The Gas Industry Unsafe Situations Procedure (GIUSP) is a guidance document available to all gas engineers which is designed to protect you from unsafe gas appliances/chimneys/flues/pipework (referred to as gas installations in this factsheet).
GIUSP gives gas engineers guidance on how to deal with the risks from unsafe gas installations, based on the level of risk posed to the occupiers. It assists gas engineers to make sure you are safe and helps them comply with gas safety law, including the Gas Safety (Installation and Use) Regulations 1998.
The guidance is relevant to all gas installations fuelled by different types of gas and applies in both homes and businesses.
Assessing the risk
When looking at existing installations a Gas Safe engineer will do his best to make sure you are safe. It is important that gas engineers can take actions on gas installations, which are proven to be unsafe, and then tell you about them in a way you can understand. You need to appreciate that if a gas engineer tells you of an unsafe installation, it is your (or your landlord’s/agent’s if appropriate) responsibility to make sure it is not used again until it has been repaired. If appropriate the Gas Safe engineer should also tell your landlord/agent that he has found an unsafe situation.
All gas equipment, including pipework, should be installed correctly and safely by a Gas Safe registered engineer. They should follow manufacturer’s instructions and current industry standards. Over time, these may change and, as a result, existing installations may not always meet the current safety requirements.
This does not necessarily mean they are unsafe, as any changes might not have been because of safety concerns.
When a registered gas engineer identifies an unsafe situation they should try to find the cause and repair any faults. Where this is not possible they should tell you that the fault(s) should be repaired before the installation is used again. If it can’t be corrected immediately they should make the installation safe, after first seeking your permission to do so. This is normally done by disconnecting or by turning off the gas to the affected part of the installation. This will be dependent upon how bad the defects are.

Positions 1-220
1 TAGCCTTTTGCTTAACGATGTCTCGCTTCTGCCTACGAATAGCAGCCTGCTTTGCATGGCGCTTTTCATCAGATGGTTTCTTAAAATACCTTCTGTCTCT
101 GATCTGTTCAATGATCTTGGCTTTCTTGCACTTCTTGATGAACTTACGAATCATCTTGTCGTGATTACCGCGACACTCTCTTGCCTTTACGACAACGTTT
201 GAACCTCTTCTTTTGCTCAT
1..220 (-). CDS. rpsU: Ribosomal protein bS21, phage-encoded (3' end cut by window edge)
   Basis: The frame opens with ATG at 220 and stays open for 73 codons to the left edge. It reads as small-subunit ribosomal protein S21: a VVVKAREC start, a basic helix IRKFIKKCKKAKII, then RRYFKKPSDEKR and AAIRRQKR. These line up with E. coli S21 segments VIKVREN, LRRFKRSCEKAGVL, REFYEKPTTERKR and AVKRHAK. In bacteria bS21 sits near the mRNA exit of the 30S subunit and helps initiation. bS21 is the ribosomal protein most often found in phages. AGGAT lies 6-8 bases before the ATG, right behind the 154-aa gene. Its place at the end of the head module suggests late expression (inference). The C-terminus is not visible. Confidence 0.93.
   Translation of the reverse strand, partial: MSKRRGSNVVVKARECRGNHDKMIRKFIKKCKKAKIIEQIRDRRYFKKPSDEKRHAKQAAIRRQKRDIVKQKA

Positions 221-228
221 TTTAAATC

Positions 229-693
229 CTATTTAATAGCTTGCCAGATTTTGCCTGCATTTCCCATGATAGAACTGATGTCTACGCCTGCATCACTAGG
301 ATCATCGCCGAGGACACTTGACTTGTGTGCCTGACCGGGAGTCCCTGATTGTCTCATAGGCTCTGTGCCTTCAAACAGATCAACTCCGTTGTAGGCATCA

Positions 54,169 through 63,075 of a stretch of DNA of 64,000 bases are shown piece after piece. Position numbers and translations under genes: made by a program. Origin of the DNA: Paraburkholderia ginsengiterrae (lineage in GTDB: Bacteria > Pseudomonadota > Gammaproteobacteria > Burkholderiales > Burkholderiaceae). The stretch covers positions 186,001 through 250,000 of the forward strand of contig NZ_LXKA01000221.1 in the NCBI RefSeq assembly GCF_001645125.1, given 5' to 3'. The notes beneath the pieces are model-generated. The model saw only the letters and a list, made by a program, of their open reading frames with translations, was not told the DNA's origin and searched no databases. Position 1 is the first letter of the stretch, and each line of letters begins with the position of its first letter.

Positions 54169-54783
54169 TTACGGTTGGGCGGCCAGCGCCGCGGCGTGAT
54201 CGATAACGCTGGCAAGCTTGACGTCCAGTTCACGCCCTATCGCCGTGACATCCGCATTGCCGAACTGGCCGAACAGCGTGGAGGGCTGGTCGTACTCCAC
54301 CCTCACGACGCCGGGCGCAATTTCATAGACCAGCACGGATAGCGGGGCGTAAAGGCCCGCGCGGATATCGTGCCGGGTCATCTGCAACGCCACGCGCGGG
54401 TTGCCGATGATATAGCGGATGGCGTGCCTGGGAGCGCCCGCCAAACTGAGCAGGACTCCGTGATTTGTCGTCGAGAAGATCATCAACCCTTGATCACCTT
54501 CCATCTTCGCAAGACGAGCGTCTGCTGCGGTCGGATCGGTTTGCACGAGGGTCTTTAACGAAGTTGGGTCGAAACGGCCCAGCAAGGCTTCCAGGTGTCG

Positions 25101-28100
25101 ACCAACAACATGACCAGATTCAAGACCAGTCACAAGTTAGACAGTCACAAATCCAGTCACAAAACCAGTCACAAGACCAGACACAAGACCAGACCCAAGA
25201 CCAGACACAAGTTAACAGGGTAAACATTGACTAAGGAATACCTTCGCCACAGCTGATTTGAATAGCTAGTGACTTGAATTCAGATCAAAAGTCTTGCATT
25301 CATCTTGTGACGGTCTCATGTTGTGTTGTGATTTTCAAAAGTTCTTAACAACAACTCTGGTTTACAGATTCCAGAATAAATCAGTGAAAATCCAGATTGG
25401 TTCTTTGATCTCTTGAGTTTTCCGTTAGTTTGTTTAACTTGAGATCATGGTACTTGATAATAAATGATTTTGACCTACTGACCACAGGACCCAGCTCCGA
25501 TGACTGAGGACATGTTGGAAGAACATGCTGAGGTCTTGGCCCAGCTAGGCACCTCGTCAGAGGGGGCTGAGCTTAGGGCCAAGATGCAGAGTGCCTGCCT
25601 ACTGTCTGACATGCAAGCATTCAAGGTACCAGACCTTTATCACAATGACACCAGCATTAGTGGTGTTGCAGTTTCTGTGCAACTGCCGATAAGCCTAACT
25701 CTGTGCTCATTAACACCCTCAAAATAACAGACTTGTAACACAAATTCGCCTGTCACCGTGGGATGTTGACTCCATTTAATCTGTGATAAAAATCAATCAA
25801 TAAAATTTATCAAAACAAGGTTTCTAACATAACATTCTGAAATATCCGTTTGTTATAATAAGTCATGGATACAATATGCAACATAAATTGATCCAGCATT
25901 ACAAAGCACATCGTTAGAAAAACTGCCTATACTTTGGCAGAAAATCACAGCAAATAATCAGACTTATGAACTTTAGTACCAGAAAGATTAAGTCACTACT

The gas engineer uses the GIUSP, as guidance to classify the unsafe gas situation. There are three categories depending on how bad the defects are. Depending on the level of risk there will be different actions you (or your landlord) should take. The three categories are:
‘Immediately Dangerous’ (ID)
An “immediately dangerous” installation is one which, if operated or left connected to a gas supply, is considered to be an immediate danger to life or property.
The installation will be disconnected, with your permission, and must not be used until the necessary work has been carried out to repair the defect(s). If you continue to use an immediately dangerous installation you could be putting you or your family’s lives in danger.
For Natural Gas installations, if you refuse the gas engineer permission to disconnect the installation or an individual appliance they will report the installation to the Gas Emergency Service Provider (ESP). The ESP has legal powers to demand entry to make the situation safe or may disconnect the gas supply to the property. The ESP does not have the same legal powers with Liquefied Petroleum Gas (LPG) installations.
www.GasSafeRegister.co.uk 0800 408 5500
‘At Risk’ (AR)
An “at risk” installation is where one or more recognised faults are present which could constitute a danger to life or property without further faults developing.
With your permission, the installation will be turned off and should not be used again until the fault has been repaired.
‘Not to Current Standards’ (NCS)
A “not to current standards” installation is one which does not meet with current standards, but is safe. You may however wish to improve the installation to meet current standards as this could improve the reliability and lifespan of the installation. If the installation has been carried out recently, you should contact the registered gas business that carried out the work to correct any identified faults. For older installations your gas engineer can advise you whether the installation should be brought in line with current standards.
Further information specific to Gas Emergency Service Providers
If the Gas Emergency Service Provider has visited a property as a result of a smell of gas or fumes and cannot confirm the installation is safe, they may use a further category – ‘Concern for Safety’ and issue an appropriate notice.
Where a ‘Concern for Safety’ notice has been issued, by the Gas Emergency Service Provider, you will be told not to use the installation until it has been checked by a Gas Safe registered engineer. It is your (or your landlords) responsibility to get the installation checked.
The Gas Safe registered engineer should keep you (or your landlord where appropriate) informed of the actions they are taking. Please be aware that they are carried out for you & your family’s safety. If you have any concerns you can contact Gas Safe Register.